Appeals Court Rules in Equal Pay Case that Women Cannot Be Paid Less than Men Based on Salary History

Written By ESR News Blog Editor Thomas Ahearn

Just in time for Equal Pay Day on April 10, 2018, the 9th U.S. Circuit Court of Appeals ruled on April 9, 2018, that employers cannot pay women less than men for the same work based on their salary history in order to “capitalize on the persistence of the wage gap,” according to a report from the Fresno Bee.

The opinion in the case of Aileen Rizo, 43, who sued the Fresno County Office of Education after discovering her salary was less than a male co-worker who had the same job title but less education and experience, “could impact how women are paid in California and beyond,” The Fresno Bee reports.

The decision overturned a 2017 ruling where the 9th Circuit Court agreed that using salary history when calculating a new salary is allowed under The Equal Pay Act of 1963, a federal law that prohibits sex-based wage discrimination between men and women in the same workplace who perform equal jobs.

U.S. Circuit Judge Stephen Reinhardt wrote in the opinion: “The question before us is also simple: can an employer justify a wage differential between male and female employees by relying on prior salary? Based on the text, history, and purpose of the Equal Pay Act, the answer is clear: No.”

Reinhardt – who died of a heart attack in March at the age of 87 – continued: “… Although the Act has prohibited sex-based wage discrimination for more than fifty years, the financial exploitation of working women embodied by the gender pay gap continues to be an embarrassing reality of our economy.”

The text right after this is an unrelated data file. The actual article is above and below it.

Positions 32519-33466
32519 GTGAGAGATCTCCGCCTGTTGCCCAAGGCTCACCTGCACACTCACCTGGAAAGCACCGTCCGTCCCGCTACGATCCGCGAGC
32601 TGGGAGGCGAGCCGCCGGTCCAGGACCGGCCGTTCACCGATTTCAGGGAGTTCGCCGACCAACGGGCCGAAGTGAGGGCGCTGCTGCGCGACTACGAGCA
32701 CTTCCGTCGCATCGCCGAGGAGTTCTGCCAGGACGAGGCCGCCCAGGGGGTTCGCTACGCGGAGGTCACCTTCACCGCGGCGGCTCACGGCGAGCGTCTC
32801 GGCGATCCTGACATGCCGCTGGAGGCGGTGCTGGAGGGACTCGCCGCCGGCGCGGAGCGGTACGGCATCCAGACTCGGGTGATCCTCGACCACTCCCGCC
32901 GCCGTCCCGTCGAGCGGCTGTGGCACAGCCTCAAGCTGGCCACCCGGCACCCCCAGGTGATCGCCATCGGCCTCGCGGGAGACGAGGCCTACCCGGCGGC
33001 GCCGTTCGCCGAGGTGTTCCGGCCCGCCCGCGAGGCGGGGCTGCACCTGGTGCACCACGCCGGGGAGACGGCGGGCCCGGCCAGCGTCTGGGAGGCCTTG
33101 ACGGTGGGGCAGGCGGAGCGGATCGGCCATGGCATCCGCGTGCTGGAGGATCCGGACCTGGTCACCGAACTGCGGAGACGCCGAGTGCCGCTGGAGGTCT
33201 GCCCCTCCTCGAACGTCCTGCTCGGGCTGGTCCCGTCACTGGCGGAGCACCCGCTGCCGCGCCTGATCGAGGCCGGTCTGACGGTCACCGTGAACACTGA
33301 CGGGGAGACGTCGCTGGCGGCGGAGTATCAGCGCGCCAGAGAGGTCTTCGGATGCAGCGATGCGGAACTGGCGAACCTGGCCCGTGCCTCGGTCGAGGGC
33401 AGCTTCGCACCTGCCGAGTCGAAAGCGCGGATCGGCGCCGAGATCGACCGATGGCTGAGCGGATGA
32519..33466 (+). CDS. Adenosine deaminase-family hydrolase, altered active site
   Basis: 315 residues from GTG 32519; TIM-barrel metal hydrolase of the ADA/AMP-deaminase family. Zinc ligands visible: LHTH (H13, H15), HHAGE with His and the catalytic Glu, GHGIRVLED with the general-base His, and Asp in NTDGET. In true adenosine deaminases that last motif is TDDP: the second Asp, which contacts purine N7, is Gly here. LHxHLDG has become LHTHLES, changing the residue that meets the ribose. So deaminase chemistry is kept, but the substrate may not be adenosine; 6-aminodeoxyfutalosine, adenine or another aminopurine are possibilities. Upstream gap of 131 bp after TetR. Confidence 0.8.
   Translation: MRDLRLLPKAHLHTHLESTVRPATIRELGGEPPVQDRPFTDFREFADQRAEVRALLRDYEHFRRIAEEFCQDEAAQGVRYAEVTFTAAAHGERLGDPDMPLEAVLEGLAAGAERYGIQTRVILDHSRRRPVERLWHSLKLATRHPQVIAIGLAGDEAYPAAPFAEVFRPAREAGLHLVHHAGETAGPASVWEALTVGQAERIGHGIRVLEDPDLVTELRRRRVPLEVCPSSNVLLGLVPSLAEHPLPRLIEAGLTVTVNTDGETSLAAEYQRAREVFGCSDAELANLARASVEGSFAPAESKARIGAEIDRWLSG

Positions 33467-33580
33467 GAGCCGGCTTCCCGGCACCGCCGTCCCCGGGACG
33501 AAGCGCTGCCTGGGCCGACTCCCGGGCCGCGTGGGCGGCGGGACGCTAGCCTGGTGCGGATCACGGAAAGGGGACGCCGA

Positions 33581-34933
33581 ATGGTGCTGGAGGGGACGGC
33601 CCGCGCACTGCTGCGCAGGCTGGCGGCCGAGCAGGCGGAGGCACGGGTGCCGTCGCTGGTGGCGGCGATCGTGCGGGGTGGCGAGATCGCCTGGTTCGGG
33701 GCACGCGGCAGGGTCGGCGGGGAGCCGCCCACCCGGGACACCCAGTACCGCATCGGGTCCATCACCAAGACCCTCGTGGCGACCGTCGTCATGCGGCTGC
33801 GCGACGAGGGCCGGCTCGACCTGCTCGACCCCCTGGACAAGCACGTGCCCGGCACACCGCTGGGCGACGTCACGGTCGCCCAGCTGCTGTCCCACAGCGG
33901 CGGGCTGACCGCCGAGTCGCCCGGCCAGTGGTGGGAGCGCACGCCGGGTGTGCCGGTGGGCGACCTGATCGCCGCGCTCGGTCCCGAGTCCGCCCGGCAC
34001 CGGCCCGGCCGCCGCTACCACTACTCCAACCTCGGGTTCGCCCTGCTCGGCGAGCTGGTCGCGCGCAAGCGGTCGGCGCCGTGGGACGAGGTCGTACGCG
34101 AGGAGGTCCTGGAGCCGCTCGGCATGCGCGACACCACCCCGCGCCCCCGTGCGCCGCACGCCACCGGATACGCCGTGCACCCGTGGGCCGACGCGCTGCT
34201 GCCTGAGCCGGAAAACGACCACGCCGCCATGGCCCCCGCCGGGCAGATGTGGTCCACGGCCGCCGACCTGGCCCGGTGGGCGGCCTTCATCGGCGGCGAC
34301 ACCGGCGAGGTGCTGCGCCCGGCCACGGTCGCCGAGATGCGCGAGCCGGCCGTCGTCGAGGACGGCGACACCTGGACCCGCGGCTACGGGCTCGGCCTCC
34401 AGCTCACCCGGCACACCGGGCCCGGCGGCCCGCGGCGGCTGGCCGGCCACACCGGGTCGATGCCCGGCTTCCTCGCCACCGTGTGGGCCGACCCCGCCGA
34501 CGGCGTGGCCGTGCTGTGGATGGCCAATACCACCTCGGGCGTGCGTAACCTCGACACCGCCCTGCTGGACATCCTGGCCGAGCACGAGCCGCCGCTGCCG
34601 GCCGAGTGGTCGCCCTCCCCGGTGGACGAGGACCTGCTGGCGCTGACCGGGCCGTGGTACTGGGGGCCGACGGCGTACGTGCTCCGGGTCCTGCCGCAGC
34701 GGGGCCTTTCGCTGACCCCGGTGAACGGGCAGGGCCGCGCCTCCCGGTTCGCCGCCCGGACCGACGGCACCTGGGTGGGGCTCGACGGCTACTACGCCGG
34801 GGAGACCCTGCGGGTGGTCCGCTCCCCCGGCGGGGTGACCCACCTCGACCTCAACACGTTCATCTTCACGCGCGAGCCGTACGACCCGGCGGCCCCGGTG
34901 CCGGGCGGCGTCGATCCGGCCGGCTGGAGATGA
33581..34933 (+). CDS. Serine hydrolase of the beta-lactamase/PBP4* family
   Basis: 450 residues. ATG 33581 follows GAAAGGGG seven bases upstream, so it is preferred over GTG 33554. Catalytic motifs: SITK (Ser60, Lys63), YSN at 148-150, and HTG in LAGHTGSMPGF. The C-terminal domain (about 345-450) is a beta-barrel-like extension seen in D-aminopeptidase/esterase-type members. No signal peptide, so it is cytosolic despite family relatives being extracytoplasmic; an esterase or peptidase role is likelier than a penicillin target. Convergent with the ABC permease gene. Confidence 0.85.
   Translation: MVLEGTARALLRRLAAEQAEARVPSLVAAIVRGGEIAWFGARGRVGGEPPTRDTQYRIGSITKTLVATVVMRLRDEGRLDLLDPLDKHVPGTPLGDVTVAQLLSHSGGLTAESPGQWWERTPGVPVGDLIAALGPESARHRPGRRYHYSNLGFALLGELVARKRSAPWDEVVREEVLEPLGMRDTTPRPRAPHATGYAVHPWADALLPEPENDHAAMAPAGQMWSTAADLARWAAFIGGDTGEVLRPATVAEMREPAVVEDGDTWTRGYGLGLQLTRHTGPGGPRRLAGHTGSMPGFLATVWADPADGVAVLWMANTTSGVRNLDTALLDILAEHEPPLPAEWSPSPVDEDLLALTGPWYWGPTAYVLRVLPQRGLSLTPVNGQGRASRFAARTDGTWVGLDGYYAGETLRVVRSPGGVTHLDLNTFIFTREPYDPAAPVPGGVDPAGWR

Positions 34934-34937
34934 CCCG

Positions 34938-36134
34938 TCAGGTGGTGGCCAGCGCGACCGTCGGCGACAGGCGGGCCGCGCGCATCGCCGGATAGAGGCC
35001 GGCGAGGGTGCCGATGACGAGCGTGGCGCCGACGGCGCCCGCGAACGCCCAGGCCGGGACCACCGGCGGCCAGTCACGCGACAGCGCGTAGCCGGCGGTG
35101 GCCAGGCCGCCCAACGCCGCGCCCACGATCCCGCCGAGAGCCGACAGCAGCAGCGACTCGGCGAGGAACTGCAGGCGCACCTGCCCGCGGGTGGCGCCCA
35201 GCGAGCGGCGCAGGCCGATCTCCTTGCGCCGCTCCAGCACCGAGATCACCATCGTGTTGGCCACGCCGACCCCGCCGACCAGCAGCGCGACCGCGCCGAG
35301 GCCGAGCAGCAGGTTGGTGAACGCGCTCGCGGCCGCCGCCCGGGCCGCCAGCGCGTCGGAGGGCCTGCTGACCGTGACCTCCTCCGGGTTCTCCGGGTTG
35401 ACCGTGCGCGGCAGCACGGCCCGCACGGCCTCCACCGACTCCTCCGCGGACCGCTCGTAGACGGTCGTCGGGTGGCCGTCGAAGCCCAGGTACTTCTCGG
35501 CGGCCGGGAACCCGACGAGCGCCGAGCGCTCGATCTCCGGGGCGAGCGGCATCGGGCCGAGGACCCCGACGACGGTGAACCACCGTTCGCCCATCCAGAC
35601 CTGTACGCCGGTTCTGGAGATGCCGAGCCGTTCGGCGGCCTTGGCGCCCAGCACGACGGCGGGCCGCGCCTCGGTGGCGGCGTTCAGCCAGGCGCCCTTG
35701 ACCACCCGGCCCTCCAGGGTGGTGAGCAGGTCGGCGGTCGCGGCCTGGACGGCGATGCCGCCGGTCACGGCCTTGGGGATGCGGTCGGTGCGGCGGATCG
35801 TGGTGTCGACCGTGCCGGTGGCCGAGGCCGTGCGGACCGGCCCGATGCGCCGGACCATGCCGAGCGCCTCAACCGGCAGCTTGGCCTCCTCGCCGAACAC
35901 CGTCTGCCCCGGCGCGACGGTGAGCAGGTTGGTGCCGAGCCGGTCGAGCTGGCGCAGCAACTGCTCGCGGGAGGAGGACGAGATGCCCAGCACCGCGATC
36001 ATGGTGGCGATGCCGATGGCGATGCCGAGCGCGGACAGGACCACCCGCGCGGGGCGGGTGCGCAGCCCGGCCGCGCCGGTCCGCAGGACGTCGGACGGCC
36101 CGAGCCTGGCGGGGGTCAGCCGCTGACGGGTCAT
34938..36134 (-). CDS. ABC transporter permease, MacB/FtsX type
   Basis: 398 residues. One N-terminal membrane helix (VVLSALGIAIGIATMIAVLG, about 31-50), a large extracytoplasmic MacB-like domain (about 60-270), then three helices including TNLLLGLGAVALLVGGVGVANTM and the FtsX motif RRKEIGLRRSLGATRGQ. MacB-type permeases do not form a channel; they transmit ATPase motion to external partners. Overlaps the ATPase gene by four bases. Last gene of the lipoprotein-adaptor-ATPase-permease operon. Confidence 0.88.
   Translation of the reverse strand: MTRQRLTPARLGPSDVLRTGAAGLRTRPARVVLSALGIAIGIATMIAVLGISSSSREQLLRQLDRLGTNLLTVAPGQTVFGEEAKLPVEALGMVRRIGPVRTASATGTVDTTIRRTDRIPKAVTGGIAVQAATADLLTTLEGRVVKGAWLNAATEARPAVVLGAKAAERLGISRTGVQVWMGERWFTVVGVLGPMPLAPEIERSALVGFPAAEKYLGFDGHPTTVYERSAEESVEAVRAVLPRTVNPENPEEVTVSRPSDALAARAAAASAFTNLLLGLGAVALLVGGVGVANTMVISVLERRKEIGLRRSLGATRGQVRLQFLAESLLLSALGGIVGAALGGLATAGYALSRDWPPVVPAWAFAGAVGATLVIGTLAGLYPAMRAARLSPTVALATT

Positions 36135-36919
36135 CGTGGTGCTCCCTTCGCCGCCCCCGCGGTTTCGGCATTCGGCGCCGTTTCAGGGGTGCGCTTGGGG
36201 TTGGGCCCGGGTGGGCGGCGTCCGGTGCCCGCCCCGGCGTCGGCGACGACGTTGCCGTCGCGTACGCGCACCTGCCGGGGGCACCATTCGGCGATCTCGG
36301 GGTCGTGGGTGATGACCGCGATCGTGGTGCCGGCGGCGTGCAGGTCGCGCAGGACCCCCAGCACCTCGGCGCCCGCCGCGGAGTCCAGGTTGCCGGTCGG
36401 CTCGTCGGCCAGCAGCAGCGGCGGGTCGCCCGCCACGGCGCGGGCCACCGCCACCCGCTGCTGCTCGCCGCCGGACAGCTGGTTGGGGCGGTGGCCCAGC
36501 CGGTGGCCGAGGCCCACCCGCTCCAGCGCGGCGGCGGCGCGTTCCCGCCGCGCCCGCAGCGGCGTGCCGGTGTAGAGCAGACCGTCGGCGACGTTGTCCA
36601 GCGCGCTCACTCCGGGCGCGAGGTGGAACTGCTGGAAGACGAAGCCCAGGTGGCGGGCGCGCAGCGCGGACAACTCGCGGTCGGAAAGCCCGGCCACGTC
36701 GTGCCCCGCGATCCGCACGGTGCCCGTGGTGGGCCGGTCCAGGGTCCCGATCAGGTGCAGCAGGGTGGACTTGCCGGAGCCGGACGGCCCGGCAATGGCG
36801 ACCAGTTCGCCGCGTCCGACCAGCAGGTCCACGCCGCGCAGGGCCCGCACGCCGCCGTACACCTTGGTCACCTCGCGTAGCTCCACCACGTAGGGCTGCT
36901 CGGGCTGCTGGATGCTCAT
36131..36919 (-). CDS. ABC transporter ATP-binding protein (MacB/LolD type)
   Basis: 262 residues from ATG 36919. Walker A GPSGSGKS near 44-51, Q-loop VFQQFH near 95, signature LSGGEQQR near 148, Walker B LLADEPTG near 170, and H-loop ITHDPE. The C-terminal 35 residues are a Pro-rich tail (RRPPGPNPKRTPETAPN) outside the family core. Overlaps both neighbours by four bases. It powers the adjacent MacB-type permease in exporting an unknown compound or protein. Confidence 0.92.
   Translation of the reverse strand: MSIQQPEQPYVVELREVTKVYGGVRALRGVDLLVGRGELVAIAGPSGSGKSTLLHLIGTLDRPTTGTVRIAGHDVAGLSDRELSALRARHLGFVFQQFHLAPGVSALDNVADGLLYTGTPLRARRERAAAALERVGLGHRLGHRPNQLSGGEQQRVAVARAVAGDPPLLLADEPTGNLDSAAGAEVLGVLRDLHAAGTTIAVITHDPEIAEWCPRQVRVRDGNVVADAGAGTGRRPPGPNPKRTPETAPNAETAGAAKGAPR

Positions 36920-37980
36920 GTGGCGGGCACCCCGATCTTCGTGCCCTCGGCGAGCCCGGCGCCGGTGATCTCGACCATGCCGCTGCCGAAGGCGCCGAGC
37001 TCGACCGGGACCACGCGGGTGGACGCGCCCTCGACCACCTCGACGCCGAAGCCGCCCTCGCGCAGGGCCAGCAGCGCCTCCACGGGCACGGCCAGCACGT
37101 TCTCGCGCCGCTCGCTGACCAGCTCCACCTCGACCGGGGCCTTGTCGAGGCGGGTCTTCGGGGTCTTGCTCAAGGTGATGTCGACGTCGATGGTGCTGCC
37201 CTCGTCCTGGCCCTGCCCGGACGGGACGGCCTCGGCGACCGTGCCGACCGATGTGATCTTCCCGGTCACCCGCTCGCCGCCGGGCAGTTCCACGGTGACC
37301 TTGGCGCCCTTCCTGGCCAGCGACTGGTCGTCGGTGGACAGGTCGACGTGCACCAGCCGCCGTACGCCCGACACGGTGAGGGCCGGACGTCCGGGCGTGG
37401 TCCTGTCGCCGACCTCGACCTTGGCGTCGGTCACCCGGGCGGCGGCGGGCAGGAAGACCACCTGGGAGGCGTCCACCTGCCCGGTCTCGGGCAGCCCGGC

The Fresno Bee reports the attorney for the Fresno County Superintendent of Schools named in the lawsuit said they “respectfully disagree” with the decision, remain confident their policy of determining salaries was “absolutely gender-neutral,” and will petition for a review by the United States Supreme Court.

The Fresno Bee reports Rizo held a news conference: “We are watching a revolution grow. Women are half the human race. You can’t just ignore us. We will no longer let ourselves be paid less, be harassed at work, be assaulted on college campuses, and be victims of domestic violence. Our time is now.”

In 2015, women earned 80 percent of what men earned, according to the U.S. Census Bureau. The gender wage gap has narrowed by less than one-half a penny per year in the United States since 1963, when Congress passed the Equal Pay Act, according to the National Committee on Pay Equity.

In October 2017, ESR News reported that California Governor Jerry Brown signed into law several pieces of legislation to improve services and support for women that included Assembly Bill 168 (AB 168) which prohibits employers in the state from seeking salary history information about jobs applicants.

Several states and cities have passed laws prohibiting employers from seeking salary history as part of a “pay equity” movement to narrow the gender wage gap between women and men. This is one of the “ESR Top Ten Background Check Trends” for 2018 selected by Employment Screening Resources (ESR).

“When employers have a background screening firm perform past employment verifications, it is critical that the screening firm have the knowledge about states and cities that prohibit such questions as well as software that helps facilities compliance,” explains ESR founder and CEO Attorney Lester Rosen.

More Blogs about Equal Pay and Salary History

Employment Screening Resources (ESR) – a leading global background check provider – offers more ESR News blogs about laws for equal pay and salary history at www.esrcheck.com/wordpress/tag/salary-history/. To learn more about background screening solutions from ESR, visit www.esrcheck.com.

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